Countries that block Social Media

On Thursday, the Turkish government blocked the country’s access to YouTube, after banning Twitter earlier this month, in an effort to quell anti-government sentiment prior to local elections on March 30. Turkish Prime Minister Recep Tayyip Erdogan says that social networks are facilitating the spread of wiretapped recordings that have been politically damaging. The YouTube block reportedly came about after a video surfaced of government officials discussing the possibility of going to war with Syria. The government officially banned Twitter after the network refused to take down an account accusing a former minister of corruption. Twitter is challenging the ban and a Turkish court overturned it on Wednesday, but it’s not yet clear how an appeal might play out.

Turkey is hardly the first country to crack down on social unrest by going after social networks. There are at least six other countries currently blocking Facebook, YouTube, or Twitter in some capacity (see map below), and many more have instituted temporary blocks over the last couple of years. Here’s everything you need to know:

socialmediamap-emineo mediaChina: China blocked Facebook, Twitter, and YouTube in 2009. The Twitter and Facebook bans took place after a peaceful protest by Uighurs, China’s Muslim ethnic minority, broke into deadly riots in Xinjiang. In September 2013, the government decided to stop censoring foreign websites in the Shanghai Free Trade Zone, a 17-square-mile area in mainland China, but these social networks are still largely blocked nationwide.

Iran: Iran has blocked Facebook, Twitter, and YouTube on and off (usually off) since they were banned in 2009 following Iran’s contentious presidential election.

Vietnam: Over the last couple of years, there have been widespread reports of Facebook being blocked in Vietnam. The block is fairly easy to bypass, and many Vietnamese citizens use the social network. However, in September 2013, Vietnam passed a law prohibiting citizens from posting anti-government content on the social network. Facebook did not comment on access in Vietnam.

Pakistan: In September 2012, Pakistan blocked YouTube after the site reportedly refused to take down an anti-Islam video that sparked protests in the country. The block has continued through March 2014, according to Google.

North Korea: Internet access is highly restricted in North Korea.

Eritrea: According to Reporters Without Borders, in 2011, two of the country’s major internet service providers blocked YouTube. Freedom House, a US watchdog that conducts research on political freedom, said the site was blocked in its 2013 report and notes, “The government requires all internet service providers to use state-controlled internet infrastructure.” Eritrea is routinely listed as one of the most censored countries in the world. Google does not include Eritrea on its list of countries in its transparency report that currently block YouTube, but notes that the list “is not comprehensive” and may not include partial blocks.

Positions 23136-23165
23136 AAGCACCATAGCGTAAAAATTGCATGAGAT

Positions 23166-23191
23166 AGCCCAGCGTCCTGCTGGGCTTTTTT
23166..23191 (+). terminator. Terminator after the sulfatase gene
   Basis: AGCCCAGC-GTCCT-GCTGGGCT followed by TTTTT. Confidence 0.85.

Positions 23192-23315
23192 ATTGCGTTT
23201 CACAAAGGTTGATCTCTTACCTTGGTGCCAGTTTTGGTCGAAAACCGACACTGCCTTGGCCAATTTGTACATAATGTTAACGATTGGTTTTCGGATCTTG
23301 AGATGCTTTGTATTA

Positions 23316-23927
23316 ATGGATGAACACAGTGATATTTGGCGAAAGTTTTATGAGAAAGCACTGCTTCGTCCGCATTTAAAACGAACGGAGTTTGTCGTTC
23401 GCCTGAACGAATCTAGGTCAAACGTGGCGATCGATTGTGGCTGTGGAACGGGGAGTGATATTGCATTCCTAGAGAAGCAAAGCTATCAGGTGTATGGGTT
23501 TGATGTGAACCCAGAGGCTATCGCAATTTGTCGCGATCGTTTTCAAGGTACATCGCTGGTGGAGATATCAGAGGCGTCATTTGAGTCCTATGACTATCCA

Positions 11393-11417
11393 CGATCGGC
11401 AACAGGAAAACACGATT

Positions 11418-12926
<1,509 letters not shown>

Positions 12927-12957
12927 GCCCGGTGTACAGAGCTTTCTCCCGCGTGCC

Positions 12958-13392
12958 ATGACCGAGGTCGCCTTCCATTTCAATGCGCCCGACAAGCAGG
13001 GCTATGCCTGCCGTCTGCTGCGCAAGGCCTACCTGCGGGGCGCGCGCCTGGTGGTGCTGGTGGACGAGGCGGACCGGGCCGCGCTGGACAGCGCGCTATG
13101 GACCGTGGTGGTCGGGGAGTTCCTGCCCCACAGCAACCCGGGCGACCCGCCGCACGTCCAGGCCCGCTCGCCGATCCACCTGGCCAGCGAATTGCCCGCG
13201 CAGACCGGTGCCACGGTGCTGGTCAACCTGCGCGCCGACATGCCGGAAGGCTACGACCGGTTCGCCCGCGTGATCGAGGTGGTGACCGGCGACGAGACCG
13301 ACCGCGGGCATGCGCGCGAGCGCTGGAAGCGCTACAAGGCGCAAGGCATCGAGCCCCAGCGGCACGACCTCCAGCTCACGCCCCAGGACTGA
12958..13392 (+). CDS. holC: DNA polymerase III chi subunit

This data was compiled with help from Google’s transparency report, Twitter, and the OpenNet Initiative, a partnership between the University of Toronto, Harvard, and the SecDev Group in Ottawa. It doesn’t take into account countries where only certain pages or videos may be censored. The United Arab Emirates, for example, jailed an American citizen last year for posting a comedic video to YouTube—but it doesn’t block the entire network, so it’s not on the map. Additionally, Google and Twitter don’t list their services as being blocked in Cuba, but social networks there are difficult to access, in part due to cost barriers. 

 

Source Mother Jones

Survey Shows Facebook Has the Most Potential for Small Businesses

As you develop a social media presence for your small business, where should you put most of your energies? If you’re like most businesses, Facebook ranks tops when it comes to both current ubiquity and future potential, a survey from The Creative Group reports.

Social-media-small-business emineo mediaMore than three-fourths (76 percent) of advertising and marketing executives polled in the survey say their company has an active presence on Facebook. In contrast, only about half report having an active presence on Twitter (52 percent), LinkedIn (48 percent) or Google Plus (48 percent).

The survey also asked which social media site has the greatest potential for business. Facebook beat out other contenders, cited by 45 percent of respondents—far ahead of second-place Google+ with just 13 percent of respondents.

What do the results of the survey mean to you? Three lessons stand out to me.